I’m a sucker for a good summary-judgment opinion, and the Fourth Circuit delivered last week with Sedar v. Reston Town Center Property, LLC. Sedar transparently applies the summary-judgment to a straightforward slip-and-fall fact pattern, offering real guidance to the bench and bar.

First, the facts: Sedar was walking out of a parking garage with two colleagues when she fell down a flight of stairs. She was knocked unconscious and broke her elbow. Sedar does not remember the fall, and neither of her friends saw exactly what happened–though they could describe Sedar’s general path of travel. Though their testimony differed, both colleagues placed her over loose bricks at the top of the stairs. Other friends soon arrived and took photographs and video. When Sedar came to, she noticed a scuff mark on the top of her shoe. She later hired a structural engineer. He determined that evidence showed unstable bricks and caulk, which constituted a hazard and violated the building and maintenance codes. The engineer concluded that this most likely caused Sedar to fall.

Sedar sued. After discovery, the defendants moved for summary judgment. They also asked the district court to exclude Sedar’s expert.

The district court granted summary judgment, holding that Sedar had produced no evidence that the defendants had actual or constructive notice of the defect. It also noted that Virginia law does not impose liability to fix sidewalk irregularities that are less than an inch or two in size. Finally, the district court concluded that even if Sedar had presented enough evidence of negligence, she’d produced no evidence that the defects caused her fall.

As it turned out, the district court was wrong on each point.

Sedar appealed and the Fourth Circuit reversed. It first noted that because the district court never ruled on the defendants’ motion to exclude Sedar’s expert, it would treat his testimony and report as part of the record. As we’ll see, this would have a major impact on its analysis. (Joe Tip: Get the court to rule on your motions.)

The Fourth Circuit then oh-so-very-carefully explained the summary judgment standard. All stuff we’ve heard before, right–more than a scintilla? Almost boilerplate by now?

But the court dropped a footnote about the need to “engage” standards, not merely recite them:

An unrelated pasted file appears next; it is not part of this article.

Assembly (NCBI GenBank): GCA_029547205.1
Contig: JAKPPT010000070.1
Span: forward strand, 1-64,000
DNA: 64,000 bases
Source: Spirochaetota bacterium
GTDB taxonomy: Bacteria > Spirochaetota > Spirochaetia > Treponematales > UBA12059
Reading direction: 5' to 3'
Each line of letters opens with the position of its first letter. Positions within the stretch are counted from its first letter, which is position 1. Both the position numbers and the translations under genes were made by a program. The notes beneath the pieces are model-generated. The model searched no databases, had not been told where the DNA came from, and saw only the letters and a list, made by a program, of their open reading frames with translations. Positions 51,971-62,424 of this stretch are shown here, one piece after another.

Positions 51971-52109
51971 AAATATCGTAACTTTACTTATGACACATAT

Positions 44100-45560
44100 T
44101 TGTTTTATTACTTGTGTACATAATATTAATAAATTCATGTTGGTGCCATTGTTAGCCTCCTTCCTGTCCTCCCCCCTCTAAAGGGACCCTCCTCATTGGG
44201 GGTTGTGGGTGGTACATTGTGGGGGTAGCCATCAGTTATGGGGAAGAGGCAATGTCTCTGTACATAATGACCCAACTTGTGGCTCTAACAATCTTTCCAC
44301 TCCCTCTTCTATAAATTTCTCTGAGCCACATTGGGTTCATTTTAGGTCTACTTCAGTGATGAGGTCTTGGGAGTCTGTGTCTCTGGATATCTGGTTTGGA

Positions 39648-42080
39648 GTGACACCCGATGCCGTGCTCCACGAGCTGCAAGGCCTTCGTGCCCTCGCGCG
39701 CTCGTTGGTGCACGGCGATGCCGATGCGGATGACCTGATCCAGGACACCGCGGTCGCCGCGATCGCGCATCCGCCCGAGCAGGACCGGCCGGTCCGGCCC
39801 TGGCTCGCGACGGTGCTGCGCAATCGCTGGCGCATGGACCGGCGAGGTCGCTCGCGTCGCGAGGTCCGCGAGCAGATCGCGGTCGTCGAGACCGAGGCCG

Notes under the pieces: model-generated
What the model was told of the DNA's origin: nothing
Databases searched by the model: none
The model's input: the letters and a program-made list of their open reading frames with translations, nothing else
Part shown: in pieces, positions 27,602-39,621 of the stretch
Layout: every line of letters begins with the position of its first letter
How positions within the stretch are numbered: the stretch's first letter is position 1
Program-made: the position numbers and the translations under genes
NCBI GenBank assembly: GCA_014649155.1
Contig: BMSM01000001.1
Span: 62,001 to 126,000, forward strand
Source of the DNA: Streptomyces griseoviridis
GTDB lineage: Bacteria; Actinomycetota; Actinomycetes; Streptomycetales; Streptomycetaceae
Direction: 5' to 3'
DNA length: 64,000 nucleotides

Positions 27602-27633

Standards are easy to recite, but harder to apply. Part of that difficulty, at least for summary judgment standards, lies with confusing terminology like “a scintilla of
evidence.” After all, what in the world is a “scintilla?” Given federal courts, as noted above, require more than a scintilla of evidence to avoid summary judgment, understanding what a scintilla is seems necessary to understand if a party has exceeded it. But dating back to the nineteenth century, courts have struggled with the “distinction between what is a scintilla” and what is not. Boing v. Raleigh & G.R. Co., 87 N.C. 360 (N.C. 1882) (remarking that the distinction “is so narrow that it is often very difficult for a court to decide upon which side of the line” evidence falls). Recognizing this difficulty, current South Carolina Supreme Court Justice John C. Few once remarked, in jest, that “scintilla is Latin for ‘whatever a judge wants it to mean.’” In fact, the word does have Latin origins—“Scintilla was the name of a reveler in the debauches described by Petronius in The Satyricon.” William Powers, Jr., Another Look at “No Evidence” and “Insufficient Evidence,” 69 Tex. L. Rev. 515, 521 n.15 (1991). Nonetheless, a review of caselaw suggests Justice Few may have a point. Compare Kurtz v. Fels, 389 P.2d 659, 663 (Wash. 1964) (holding that proof beyond a mere scintilla requires “facts to be assessed by the senses” and something “tactile” rather than calculations), with Gibson v. Epting, 827 S.E.2d 178, 181 (S.C. Ct. App. 2019) (describing scintilla as “a perceptible amount” and “not something conjured up by the shadows”), and Davies v. McDowell Nat. Bank, 180 A.2d 21, 30 (Pa. 1962) (dissent) (“‘Scintilla’ means spark.”). To overcome the vagaries inherent in the term “scintilla,” courts should not only recite our well-settled standards in considering Rule 56 motions, but also actively engage with the requirements to provide “specific, material facts” about “genuine issues” and to avoid “conclusory allegations and denials” in analyzing the arguments of the parties.*